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Michael Gregory Abel, University of Tennessee abel at UTKVX.UTCC.UTK.EDU
Mon Nov 13 17:12:31 EST 1995

> > >>>If you receive an e-mail message with the subject line "GOOD TIMES", DO NOT 
> > >>>read the message, DELETE it immediately. Please read the messages below.
> > >>>
> > >>>Some miscreant is sending e-mail under the title "good times" nation-wide. 
> > >>>If you get anything like this, DON'T DOWN LOAD THE FILE! It has a virus 
> > >>>that rewrites your hard drive, obliterating anything on it. Please be 
> > >>>careful and forward this mail  to anyone you care about--I have.
> > >>>
> > >>>The FCC released a warning last Wednesday concerning a matter of major 
> > >>>importance to any regular user of the InterNet. Apparently, a new computer 
> > >>>virus has been engineered by a user of America Online that is unparalleled 
> > >>>in its destructive capability. Other, more well-known viruses such as 
> > >>>Stoned, Airwolf, and Michaelangelo pale in comparision to the prospects of 
> > >>>this newest creation by a warped mentality.
> > >>>
> > >>>What makes this virus so terrifying, said the FCC, is the fact that no 
> > >>>program needs to be exchanged for a new computer to be infected. It can be 
> > >>>spread through the existing e-mail systems of the InterNet.
> > >>>
> > >>>Once a computer is infected, one of several things can happen. If the 
> > >>>computer contains a hard drive, that will most likely be destroyed. If the 
> > >>>program is not stopped, the computer's processor will be placed in an  nth- 
> > >>>complexity infinite binary loop - which can severely damage the processor 
> > >>>if left running that way too long.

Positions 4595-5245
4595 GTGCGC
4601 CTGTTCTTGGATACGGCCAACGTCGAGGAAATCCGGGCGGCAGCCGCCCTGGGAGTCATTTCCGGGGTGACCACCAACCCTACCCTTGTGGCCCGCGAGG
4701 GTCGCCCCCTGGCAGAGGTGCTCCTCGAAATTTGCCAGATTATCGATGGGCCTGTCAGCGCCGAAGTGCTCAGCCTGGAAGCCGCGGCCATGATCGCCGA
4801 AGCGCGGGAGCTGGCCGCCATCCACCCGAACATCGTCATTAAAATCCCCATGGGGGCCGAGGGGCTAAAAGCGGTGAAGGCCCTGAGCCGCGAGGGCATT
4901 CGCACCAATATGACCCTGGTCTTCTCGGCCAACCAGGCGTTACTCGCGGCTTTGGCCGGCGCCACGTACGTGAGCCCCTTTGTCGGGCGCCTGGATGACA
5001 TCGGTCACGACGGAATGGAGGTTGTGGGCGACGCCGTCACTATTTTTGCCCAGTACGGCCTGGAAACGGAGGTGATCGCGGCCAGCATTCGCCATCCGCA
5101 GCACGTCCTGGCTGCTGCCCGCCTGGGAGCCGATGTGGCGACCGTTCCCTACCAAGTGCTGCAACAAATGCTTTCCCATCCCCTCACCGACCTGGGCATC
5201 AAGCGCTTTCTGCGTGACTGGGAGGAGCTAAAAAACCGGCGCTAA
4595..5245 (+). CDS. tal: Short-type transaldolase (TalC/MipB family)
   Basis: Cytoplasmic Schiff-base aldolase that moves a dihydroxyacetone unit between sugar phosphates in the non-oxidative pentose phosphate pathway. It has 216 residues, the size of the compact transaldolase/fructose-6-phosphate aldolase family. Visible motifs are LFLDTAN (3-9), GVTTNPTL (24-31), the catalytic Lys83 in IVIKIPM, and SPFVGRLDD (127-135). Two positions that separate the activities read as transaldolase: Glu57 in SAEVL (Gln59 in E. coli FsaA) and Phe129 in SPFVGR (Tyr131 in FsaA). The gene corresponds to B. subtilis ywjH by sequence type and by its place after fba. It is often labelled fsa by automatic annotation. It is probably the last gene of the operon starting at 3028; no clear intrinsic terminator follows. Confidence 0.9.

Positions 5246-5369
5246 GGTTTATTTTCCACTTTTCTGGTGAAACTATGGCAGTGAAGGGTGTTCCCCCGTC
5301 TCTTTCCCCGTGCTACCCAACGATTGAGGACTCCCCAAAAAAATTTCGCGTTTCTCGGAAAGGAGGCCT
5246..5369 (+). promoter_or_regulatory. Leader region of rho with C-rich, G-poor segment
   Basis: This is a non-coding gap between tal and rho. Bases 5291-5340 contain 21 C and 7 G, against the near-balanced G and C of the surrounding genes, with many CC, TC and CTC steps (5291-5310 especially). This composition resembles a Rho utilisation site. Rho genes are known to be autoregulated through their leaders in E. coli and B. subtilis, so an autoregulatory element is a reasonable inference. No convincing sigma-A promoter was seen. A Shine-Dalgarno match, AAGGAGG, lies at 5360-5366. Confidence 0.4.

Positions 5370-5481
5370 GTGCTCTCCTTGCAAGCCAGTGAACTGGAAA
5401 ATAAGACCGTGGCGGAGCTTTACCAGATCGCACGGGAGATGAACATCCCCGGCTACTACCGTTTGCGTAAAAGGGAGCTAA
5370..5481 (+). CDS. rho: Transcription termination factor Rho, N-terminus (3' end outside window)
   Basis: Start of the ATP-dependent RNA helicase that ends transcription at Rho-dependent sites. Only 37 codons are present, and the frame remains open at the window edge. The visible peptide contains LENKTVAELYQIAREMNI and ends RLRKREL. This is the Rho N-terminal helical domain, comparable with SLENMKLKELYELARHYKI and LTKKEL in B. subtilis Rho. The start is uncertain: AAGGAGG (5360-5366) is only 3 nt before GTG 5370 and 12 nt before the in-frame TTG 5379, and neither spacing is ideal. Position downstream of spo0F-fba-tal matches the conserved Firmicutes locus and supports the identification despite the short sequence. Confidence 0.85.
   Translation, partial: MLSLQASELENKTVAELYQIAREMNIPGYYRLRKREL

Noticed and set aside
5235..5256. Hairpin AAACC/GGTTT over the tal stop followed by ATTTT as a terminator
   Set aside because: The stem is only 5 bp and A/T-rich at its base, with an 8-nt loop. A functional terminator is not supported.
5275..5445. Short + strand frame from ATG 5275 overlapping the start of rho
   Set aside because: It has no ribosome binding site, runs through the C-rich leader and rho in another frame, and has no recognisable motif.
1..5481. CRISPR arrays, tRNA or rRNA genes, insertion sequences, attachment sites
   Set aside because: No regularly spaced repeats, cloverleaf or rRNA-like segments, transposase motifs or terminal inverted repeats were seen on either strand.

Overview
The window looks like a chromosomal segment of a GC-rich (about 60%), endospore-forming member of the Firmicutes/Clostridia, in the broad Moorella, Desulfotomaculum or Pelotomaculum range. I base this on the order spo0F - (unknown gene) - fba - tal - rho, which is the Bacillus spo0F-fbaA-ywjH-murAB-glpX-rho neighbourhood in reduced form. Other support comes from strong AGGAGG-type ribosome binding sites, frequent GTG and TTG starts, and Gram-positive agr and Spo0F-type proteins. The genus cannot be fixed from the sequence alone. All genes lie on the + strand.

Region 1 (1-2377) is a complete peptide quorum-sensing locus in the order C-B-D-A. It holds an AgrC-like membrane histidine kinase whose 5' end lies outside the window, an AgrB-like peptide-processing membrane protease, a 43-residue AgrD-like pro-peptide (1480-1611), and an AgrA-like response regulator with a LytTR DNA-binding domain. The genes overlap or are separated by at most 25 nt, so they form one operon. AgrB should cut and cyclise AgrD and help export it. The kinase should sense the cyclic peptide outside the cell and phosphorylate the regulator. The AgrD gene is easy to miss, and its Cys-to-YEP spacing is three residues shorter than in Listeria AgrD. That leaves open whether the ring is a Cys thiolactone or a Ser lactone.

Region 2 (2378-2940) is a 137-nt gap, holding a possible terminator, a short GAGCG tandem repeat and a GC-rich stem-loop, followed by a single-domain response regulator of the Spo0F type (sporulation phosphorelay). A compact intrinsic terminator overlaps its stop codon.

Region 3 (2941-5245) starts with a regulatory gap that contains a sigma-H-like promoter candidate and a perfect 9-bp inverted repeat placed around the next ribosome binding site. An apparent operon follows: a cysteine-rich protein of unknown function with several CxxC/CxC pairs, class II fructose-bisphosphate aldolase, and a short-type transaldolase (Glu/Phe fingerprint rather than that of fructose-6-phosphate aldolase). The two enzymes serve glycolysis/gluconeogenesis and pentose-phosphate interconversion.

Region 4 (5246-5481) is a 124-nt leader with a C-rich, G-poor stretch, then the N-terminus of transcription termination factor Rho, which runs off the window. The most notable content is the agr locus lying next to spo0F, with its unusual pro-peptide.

> > >>>
> > >>>Unfortunately, most novice computer users will not realize what is 
> > >>>happening until it is far too late. Luckily, there is one sure means of 
> > >>>detecting what is now known as the "Good Times" virus. It always travels to 
> > >>>new computers the same way in a text e-mail message with the subject line 
> > >>>reading simply "Good Times".
> > >>>
> > >>>Avoiding detection is easy once the file has been received - not reading 
> > >>>it. The act of loading the file into the mail server's ASCII buffer causes 
> > >>>the "Good Times" mainline program to initialize and execute. The program is 
> > >>>highly intelligent - it will send copies of itself to everyone whose e-mail 
> > >>>address is contained in a received-mail file or a sent-mail file, if it can 
> > >>>find one. It will then proceed to trash the computer it is running-on.
> > >>>
> > >>>The bottom line here is - if you receive a file with the subject line "Good 
> > >>>Times", Delete it immediately! Do not read it! Rest assured that whoever's 
> > >>>name was on the "From:" line was surely struck by the virus.
> Matthias Vogel
> Institut fuer medizinische Mikrobiologie und Hygiene
> Klinikum der Universitaet Regensburg
> Franz-Josef-Strauss-Allee 11
> D-93053 Regensburg
> Germany
> Tel. 0941/944-6483
> Fax 0941/944-6402
> E-Mail: Matthias.Vogel at klinik.uni-regensburg.de

Didn't we go through this hoax 4 months ago?  The "Good Times" virus 
strikes again!  For those of you who didn't see it the first 3 or 4 times 
it has come across the internet....the "Good Times" virus is a hoax.

   Michael Gregory Abel    Abel at utkvx.utk.edu    423-974-2933 (office)
   University of Tennessee    Dept. of Microbiology    423-974-4007 (FAX)
   Knoxville, Tennessee 37996-0845    

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